The mobility scooter is an electric powered vehicle with the physical demands of a small car, i.e. the need to turn one's body to see what is around the vehicle, the need to react quickly to situations, the need to be aware of pedestrians etc. My sister was/is totally incapable physically of reacting to this type of situation. She is unable to open a tin of peas with a tin-opener an example of how her physical frailty is too bad for her to consider driving any vehicle, no matter how small.


She was unable to park it in her garage, connect the electric lead to charge the vehicle , get out of the vehicle with her walking stick and go back to the house via a short path in under 90 minutes in the dry. It was impossible for her to do that in the wet. Despite my severe mis-givings about the original purchase, her pride over ruled her head and she decided to buy it. She realised within one month it was a mistake, and the seller agreed to take it back.

It makes no difference.

Would it be possible to give me the information I asked for?

I realise this was a bad purchase for her but that is not a claim of itself.
Customer: replied 4 years ago.

Forget it

Customer: replied 4 years ago.

The seller has recognised the refund is due by making the first repayment in accordance with their letter dated 9/9/13. The seller has now defaulted on the agreed repayment schedule, that is the nub of the issue, why do we need to go over the reasons for the refund in the first place??

Its not the nub of the issue.

The fact that the seller was willing to make this offer doesn't mean you can enforce it in court.

Unless you have an actual claim the fact of the agreement is completely unenforceable in court and elsewhere.

Customer: replied 4 years ago.

Ok, there is no need to continue this discussion then as the equipment was in full working order and a vulnerable old lady has been taken to the cleaners by a sharp seller. Bye

Well, thats not necessarily right.

But you will need to give me the information I asked for.
Customer: replied 4 years ago.

You asked the question "why should it not have been sold, what was said that was untrue"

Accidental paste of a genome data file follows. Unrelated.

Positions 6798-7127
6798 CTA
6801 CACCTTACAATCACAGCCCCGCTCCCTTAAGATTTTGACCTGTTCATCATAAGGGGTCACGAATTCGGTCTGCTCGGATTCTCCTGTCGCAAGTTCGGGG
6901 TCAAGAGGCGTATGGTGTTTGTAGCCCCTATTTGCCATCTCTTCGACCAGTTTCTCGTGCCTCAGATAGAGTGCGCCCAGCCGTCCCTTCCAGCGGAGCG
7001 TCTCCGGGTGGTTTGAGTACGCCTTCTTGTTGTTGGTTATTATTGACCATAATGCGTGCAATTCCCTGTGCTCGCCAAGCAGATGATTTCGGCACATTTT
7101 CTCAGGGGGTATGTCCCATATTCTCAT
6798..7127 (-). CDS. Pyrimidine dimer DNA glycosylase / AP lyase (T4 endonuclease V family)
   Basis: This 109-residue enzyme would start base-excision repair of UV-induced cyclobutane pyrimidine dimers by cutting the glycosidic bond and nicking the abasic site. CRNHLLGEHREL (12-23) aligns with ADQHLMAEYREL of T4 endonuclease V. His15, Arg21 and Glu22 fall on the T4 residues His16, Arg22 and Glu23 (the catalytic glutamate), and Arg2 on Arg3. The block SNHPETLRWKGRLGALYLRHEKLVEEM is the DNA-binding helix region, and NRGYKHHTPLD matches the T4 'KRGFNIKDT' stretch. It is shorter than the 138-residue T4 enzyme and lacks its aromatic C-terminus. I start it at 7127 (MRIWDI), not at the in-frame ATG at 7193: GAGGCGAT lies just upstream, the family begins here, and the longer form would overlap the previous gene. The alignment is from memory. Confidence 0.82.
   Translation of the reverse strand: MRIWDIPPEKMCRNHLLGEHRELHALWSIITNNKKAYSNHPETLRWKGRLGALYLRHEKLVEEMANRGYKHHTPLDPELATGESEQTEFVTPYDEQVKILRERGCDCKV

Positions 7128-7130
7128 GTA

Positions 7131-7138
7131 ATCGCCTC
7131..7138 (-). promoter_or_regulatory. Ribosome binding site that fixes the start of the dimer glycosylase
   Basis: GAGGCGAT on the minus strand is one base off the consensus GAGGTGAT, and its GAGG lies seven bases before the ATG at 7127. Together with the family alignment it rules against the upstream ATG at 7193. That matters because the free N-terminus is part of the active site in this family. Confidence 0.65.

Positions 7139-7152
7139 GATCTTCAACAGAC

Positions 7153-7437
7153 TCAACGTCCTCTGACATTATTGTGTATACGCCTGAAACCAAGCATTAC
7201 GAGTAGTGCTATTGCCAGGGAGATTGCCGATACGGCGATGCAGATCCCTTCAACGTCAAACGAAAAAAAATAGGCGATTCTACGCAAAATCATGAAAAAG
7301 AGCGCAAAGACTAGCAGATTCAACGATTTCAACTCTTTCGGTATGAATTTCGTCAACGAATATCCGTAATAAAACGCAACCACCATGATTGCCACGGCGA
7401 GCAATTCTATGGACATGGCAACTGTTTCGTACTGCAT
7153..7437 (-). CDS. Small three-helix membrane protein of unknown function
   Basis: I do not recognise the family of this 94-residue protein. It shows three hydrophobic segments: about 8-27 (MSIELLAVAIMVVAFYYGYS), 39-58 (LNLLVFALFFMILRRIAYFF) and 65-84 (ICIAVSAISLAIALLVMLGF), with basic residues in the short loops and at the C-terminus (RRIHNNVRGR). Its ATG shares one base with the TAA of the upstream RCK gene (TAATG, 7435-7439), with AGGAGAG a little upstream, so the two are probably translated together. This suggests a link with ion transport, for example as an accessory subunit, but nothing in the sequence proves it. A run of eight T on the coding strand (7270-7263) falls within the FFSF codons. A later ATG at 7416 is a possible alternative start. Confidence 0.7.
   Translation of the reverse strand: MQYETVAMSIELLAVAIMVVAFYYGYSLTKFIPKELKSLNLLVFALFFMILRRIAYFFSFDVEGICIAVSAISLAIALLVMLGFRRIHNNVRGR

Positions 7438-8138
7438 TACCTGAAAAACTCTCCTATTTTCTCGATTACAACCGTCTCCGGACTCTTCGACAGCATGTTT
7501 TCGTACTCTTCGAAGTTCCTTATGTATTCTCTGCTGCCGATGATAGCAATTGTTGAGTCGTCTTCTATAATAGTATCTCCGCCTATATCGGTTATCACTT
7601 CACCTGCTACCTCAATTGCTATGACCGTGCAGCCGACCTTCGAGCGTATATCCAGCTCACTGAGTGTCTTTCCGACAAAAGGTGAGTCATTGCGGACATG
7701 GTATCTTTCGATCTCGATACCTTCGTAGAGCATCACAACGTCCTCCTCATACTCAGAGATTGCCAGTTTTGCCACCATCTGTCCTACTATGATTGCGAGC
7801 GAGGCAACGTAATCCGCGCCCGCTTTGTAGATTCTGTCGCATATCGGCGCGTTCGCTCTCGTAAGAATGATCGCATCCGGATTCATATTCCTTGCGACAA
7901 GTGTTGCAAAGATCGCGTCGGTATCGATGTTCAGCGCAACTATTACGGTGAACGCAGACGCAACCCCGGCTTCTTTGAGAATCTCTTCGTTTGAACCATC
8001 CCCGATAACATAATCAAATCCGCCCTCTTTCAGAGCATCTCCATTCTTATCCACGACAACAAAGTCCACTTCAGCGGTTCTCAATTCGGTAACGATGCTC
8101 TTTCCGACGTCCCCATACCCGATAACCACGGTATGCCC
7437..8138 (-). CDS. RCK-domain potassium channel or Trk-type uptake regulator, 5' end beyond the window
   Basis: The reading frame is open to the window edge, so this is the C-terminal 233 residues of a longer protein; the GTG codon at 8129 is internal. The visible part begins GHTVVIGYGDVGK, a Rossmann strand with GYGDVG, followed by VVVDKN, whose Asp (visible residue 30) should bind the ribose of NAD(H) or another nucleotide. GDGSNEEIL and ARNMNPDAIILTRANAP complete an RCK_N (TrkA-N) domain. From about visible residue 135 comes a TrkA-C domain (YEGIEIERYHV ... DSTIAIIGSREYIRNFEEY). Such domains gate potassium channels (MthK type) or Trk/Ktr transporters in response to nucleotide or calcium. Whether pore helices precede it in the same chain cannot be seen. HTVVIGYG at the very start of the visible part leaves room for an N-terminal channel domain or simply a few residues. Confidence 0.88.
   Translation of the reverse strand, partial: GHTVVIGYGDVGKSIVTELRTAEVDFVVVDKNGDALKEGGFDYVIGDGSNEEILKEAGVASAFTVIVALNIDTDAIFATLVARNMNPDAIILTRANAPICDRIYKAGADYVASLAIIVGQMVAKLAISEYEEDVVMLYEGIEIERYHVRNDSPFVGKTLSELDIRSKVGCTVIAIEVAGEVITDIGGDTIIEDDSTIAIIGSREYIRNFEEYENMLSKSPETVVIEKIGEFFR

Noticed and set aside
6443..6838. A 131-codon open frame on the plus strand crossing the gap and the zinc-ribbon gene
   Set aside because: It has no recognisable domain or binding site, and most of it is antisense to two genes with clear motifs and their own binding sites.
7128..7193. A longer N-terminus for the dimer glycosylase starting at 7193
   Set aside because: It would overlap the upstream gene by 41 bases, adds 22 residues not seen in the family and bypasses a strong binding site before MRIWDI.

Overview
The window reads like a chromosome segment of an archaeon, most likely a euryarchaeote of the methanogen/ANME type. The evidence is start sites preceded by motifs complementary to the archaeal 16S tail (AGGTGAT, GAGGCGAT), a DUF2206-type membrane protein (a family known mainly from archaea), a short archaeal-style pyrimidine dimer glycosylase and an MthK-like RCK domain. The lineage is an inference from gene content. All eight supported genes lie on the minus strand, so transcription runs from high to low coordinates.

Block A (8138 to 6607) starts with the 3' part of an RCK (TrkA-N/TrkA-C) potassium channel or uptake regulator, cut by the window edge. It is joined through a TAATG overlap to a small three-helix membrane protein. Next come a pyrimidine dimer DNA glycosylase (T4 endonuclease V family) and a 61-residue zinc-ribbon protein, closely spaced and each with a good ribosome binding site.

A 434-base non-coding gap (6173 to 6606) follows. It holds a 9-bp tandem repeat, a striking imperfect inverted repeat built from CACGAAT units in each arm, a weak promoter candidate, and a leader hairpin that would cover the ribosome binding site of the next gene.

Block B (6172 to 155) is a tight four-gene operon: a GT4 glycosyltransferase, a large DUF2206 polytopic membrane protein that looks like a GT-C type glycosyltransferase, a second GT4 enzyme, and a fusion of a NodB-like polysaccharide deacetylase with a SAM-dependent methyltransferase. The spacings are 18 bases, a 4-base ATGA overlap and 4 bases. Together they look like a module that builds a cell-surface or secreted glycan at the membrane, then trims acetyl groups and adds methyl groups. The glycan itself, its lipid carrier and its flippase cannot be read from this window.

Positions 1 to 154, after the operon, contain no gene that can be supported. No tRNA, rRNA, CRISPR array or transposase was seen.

I have told you quite clearly why it should not have been sold - the seller should have been able to see that the physical condition of my sister was so poor that she would clearly have been a danger to herself and others. She had already turned over a 3 wheel mobility scooter when driving along a pavement and for some reason the seller persuaded her that a (heavier) 4 wheel vehicle would be ok.


I have no idea what would have been said that was untrue as I wasn't there (pity) and my sister's memory is not to be relied on.

That could be a problem.

The fact that he sold her something that probably wasn't the product for her is not actionable per se.

It may be unlawful if, for example, he made some statement that it would be suitable for her. That might amount to misrepresentation and that would give rise to a claim.

Clearly they are worried about something because they have made offers so there probably is some basis for a claim.

Its not just untrue statements. Also, misleading statements are included.
Customer: replied 4 years ago.

Ok, there does not seem much point in pursuing this discussion as there is no verifiable record of any conversation or dependable statement from my sister that could be used. Good bye


Good luck.
Jo C. and other Law Specialists are ready to help you
Customer: replied 4 years ago.

One blindingly obvious fact that I have not mentioned is that the mobility scooter is back with the seller, which they no doubt have resold/will resell.

In that case they have provided no consideration for the contract so there is a claim in full.

They cannot take the product back and not pay.